Patient advisory councils help decision makers in health care

Apr 29, 2015 | Hospital Finance Efficiency

When making a $700 million operations investment, hospital finance administrators might seek various types of feedback from legal, medical, technical and business experts. However, more facilities and care networks are relying on patient input to help advise major decisions about operating procedures. One example of this occurred in Massachusetts, where patients like Jane Maier helped Partners HealthCare choose its new medical records platform. 

"Patient advisory councils, like the one Maier belongs to, often serve as sounding boards for hospital leaders – offering advice on a range of issues," explains Healthcare Finance News. "Members are usually patients and relatives who had bad hospital experiences and want to change how things work, or who liked their stay and want to remain involved."

By considering operations investments on the patient level, care facilities can integrate the positive and negative feedback of individuals to help improve systems. Seeking advice from patients and relatives helps address concerns that might go unconsidered if management, consultants and board members are the sole decision makers. The successful implementation of a patient advisory council in Massachusetts can be replicated at many other facilities.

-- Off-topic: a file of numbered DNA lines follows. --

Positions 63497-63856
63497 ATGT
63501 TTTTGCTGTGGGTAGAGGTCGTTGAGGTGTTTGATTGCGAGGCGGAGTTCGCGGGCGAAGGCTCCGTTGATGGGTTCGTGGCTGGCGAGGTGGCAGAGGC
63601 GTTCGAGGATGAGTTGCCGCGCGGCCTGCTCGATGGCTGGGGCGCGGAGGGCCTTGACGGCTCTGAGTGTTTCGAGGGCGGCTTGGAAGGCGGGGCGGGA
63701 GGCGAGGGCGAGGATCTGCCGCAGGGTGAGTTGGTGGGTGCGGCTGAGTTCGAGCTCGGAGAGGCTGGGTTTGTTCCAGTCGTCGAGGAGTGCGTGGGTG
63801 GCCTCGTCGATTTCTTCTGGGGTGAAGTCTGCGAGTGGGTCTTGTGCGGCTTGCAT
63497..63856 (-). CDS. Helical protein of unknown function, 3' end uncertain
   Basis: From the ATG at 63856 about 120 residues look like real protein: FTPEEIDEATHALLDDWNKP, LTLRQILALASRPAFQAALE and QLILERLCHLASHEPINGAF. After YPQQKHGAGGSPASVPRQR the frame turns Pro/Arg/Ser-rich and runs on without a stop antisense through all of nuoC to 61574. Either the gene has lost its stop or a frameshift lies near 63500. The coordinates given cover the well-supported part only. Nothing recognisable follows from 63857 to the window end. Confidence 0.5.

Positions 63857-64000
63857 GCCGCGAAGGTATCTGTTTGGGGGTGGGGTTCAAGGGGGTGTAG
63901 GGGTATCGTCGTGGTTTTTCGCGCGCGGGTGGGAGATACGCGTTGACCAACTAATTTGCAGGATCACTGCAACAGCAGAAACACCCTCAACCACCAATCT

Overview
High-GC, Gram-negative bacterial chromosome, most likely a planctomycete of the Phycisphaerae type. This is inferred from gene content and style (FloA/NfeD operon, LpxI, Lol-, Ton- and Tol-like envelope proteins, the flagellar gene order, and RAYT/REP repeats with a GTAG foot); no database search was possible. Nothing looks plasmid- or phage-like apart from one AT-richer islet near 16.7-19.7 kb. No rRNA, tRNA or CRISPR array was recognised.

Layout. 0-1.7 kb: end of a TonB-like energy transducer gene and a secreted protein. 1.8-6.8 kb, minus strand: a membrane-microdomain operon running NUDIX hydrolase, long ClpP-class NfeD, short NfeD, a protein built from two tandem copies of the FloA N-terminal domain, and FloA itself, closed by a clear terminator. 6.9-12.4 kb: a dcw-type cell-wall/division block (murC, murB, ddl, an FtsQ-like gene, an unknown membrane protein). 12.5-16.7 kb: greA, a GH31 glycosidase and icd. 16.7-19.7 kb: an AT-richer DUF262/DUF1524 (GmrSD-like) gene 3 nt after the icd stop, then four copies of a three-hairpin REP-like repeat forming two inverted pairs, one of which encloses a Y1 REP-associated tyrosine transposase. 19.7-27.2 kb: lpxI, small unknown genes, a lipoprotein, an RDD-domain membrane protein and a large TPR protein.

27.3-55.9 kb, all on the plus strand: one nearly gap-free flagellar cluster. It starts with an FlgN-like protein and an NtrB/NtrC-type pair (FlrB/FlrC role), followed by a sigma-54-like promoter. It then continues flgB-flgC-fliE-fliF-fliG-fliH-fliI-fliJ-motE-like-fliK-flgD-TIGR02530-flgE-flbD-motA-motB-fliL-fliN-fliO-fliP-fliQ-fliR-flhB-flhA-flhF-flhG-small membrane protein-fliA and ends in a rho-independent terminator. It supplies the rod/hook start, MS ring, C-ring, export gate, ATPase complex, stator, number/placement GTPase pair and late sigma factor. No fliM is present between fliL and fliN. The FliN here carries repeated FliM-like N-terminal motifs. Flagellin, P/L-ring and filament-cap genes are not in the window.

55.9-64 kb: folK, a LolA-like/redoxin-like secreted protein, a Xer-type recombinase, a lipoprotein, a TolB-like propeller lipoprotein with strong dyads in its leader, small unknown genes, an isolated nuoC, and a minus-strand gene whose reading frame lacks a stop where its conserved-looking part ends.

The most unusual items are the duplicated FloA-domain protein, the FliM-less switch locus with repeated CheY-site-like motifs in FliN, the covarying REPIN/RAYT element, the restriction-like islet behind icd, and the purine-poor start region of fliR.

One of the critical areas of hospital operations is accounts receivables management. If patients are dissatisfied with the level of attention and care they receive through the billing process, it's possible that your administrators are overburdened with too many cases to manage. When hospitals outsource receivables management, they save money on human resources and allow employees greater bandwidth to deliver a high quality of service to patients. 

Contact Professional Medical Services today to learn more about our suite of solutions for hospitals and care facilities. We can help your organization implement better billing and collection practices so that offices run as smoothly as possible.